Launching an object into space, even a small object, is incredibly expensive. The rocket fuel needed to get a space shuttle into orbit reflects a huge cost as well as significant attention from engineering and operating teams. NASA almost literally burns money on every launch. A space elevator offers to spread the explosive energy of rocket fuel out over time; blasting an object into orbit takes minutes, while a space elevator would probably take days to make the same ascent.

Space elevators have a lot of advantages over alternative solutions,  but probably the biggest is economic: right now there’s pretty much no bigger obstacle to putting a man on Mars than the budget. Frankly, we might already be there if we had a quick and cost-effective way of putting components in space, testing them there, maybe even building them in that environment. Though it’s foreign to us, space is turning out to be a much less intractable problem than the Earth itself. Right now it costs about $25,000 to put a kilogram into orbit — with a space elevator, that number is estimated at about $200.

For this minor inconvenience, however, we get much by way of advantage. Firstly, since the power can flow in more slowly it need not be released as a rapid chemical reaction like an explosion. A dedicated power plant ought to serve quite well, making our possible track to the stars an all-electric solution. So why not build the thing? space-elevator-orbit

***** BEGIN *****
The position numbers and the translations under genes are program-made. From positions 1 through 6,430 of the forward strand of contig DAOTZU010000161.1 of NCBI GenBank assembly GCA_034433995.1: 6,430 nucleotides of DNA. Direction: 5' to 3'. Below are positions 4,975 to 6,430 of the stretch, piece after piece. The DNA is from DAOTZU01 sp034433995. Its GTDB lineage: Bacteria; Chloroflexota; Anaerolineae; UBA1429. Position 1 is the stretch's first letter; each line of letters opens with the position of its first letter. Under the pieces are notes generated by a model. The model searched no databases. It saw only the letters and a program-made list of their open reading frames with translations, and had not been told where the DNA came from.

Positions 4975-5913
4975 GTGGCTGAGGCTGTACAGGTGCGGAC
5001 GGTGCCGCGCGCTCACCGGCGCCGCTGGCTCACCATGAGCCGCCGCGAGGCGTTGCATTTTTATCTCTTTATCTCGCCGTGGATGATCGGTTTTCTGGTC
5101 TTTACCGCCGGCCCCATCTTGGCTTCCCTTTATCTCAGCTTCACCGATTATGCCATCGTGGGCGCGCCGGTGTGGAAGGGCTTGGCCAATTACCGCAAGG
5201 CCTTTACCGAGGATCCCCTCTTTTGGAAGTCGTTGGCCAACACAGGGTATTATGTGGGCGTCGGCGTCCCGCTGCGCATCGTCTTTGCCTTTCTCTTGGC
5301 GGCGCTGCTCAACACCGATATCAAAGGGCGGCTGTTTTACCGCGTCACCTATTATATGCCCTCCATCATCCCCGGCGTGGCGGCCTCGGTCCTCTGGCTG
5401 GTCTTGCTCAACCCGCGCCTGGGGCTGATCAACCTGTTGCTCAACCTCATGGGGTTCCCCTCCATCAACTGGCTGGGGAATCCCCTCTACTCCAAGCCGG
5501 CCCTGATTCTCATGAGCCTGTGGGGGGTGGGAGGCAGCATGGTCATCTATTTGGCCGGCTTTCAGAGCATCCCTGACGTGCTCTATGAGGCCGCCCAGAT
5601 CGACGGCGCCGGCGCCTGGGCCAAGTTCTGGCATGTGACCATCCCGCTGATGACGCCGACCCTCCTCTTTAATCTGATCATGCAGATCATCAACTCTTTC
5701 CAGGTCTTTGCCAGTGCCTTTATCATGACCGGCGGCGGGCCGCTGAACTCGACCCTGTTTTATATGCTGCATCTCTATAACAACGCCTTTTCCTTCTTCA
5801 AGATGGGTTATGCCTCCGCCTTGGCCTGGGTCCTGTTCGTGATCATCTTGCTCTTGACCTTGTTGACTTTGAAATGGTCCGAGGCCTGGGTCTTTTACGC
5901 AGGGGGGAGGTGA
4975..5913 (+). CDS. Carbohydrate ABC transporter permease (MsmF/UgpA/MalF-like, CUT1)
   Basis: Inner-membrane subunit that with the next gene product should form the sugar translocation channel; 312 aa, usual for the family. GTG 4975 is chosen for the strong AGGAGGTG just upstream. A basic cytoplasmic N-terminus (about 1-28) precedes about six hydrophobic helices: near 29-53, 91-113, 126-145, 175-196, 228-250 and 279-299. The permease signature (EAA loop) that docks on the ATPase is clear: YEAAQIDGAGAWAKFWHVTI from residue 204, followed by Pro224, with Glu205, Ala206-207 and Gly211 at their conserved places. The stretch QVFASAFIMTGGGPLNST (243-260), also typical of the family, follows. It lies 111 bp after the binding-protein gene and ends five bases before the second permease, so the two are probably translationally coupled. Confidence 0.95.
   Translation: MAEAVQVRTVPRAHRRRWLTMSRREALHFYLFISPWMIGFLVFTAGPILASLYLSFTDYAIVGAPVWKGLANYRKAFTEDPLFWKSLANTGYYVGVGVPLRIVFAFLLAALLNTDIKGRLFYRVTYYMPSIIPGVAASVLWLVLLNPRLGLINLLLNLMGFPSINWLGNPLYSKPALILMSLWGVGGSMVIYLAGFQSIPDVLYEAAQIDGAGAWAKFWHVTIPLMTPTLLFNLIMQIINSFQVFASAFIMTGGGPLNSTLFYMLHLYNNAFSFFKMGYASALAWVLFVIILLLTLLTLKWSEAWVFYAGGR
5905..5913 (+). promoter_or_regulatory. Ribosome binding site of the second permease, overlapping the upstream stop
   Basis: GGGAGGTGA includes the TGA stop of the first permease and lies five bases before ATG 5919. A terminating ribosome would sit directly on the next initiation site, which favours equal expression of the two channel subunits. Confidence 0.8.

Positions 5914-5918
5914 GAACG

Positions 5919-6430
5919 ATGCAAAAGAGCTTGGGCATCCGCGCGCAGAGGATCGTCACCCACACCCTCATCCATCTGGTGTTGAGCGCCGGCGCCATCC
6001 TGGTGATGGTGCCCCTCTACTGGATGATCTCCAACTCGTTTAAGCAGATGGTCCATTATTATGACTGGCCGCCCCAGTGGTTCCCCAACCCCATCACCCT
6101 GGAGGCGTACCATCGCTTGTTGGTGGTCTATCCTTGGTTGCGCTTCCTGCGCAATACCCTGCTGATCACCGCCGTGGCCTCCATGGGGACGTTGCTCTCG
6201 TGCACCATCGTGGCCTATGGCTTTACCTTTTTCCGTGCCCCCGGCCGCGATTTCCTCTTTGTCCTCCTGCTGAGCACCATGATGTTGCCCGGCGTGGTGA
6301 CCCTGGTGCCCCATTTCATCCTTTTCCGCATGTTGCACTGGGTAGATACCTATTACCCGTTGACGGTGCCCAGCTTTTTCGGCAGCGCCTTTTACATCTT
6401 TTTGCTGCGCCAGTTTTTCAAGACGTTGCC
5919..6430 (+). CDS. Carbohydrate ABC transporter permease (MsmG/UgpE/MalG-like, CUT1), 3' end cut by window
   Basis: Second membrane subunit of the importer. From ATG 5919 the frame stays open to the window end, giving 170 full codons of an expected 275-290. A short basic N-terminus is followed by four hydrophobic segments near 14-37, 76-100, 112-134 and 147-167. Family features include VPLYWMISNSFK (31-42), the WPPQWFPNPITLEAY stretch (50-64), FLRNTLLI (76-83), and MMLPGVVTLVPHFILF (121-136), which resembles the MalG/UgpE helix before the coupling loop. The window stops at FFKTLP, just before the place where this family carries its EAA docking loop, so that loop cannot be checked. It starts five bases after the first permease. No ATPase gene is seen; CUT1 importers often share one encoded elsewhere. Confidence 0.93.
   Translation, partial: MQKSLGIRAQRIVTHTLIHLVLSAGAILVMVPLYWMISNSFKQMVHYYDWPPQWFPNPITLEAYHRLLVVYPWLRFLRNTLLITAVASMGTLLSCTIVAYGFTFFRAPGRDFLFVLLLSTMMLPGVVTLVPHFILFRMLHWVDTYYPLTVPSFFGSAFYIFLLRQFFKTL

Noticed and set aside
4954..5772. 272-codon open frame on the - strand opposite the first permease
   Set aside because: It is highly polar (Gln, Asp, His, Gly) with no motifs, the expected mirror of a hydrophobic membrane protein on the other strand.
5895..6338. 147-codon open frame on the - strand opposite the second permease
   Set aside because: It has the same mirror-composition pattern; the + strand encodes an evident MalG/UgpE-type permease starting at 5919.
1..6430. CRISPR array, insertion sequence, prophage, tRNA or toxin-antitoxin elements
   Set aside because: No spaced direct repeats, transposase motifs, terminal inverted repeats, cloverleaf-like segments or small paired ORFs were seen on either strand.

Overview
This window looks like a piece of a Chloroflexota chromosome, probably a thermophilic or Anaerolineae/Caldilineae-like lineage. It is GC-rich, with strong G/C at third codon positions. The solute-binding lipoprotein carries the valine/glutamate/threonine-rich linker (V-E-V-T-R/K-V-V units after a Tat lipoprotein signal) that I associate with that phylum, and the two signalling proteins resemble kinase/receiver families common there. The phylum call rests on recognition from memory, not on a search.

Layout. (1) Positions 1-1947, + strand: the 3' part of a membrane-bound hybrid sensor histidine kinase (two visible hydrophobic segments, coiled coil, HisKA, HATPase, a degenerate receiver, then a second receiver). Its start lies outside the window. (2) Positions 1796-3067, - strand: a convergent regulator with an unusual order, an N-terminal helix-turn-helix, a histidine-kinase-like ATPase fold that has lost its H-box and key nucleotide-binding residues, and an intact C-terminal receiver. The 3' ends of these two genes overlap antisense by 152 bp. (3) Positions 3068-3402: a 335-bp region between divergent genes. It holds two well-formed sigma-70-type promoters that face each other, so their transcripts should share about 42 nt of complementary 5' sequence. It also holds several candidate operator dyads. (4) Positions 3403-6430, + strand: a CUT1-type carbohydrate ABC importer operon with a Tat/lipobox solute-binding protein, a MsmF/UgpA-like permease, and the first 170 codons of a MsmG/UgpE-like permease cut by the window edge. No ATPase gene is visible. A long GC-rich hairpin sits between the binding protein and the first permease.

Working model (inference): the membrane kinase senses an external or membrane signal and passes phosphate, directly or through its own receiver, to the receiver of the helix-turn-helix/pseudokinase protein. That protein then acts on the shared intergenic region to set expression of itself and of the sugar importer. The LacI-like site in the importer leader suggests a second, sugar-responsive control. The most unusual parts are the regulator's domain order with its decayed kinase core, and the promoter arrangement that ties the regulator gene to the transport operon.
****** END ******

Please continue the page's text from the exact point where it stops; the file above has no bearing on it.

There are a few technological hurdles to address. Firstly, the backbone. For a space elevator to keep from ripping itself apart at the slightest movement, it would have to be both flexible and strong — to be precise, stronger than any material every created. Until recently, nobody had ever heard of a substance that could take the strain over a total length of several kilometers. Carbon nano tubes are the assumed future solution, but right now their manufacturing is nowhere near ready for a project like this. Fibers of several meters in length will be required to weave together a ribbon capable to doing the job. Today, the longest are a couple of centimeters.

Additionally, power becomes a problem when transferring it many kilometers up a vertical cable. Assuming we won’t have a nuclear reactor posted every few kilometers for a booster shot of power, some sort of highly conductive cable would be needed to provide power all the way up — and so carbon nano tubes again become interesting. Their highly conductive nature would make them perfect for efficient energy conduction over such long distances.

The ribbon also needs to be anchored out in space, of course, and the solution is as simple as the problem: use an anchor. Known as the counterweight, this large mass is put into geostationary orbit over the point at which the ribbon in anchored so that it can keep the ribbon taught. It will have to be a very massive object though — and how do we get something like that into orbit without already having a space elevator? One proposed solution is to capture an asteroid. Another is to take a piece out of the Moon.

There are of course other problems, other unknowns, but if we could figure out real solutions to the issues of tensile strength and electrical conductivity, and of how to lasso a suitable counterweight, a working space elevator likely be quick in following.


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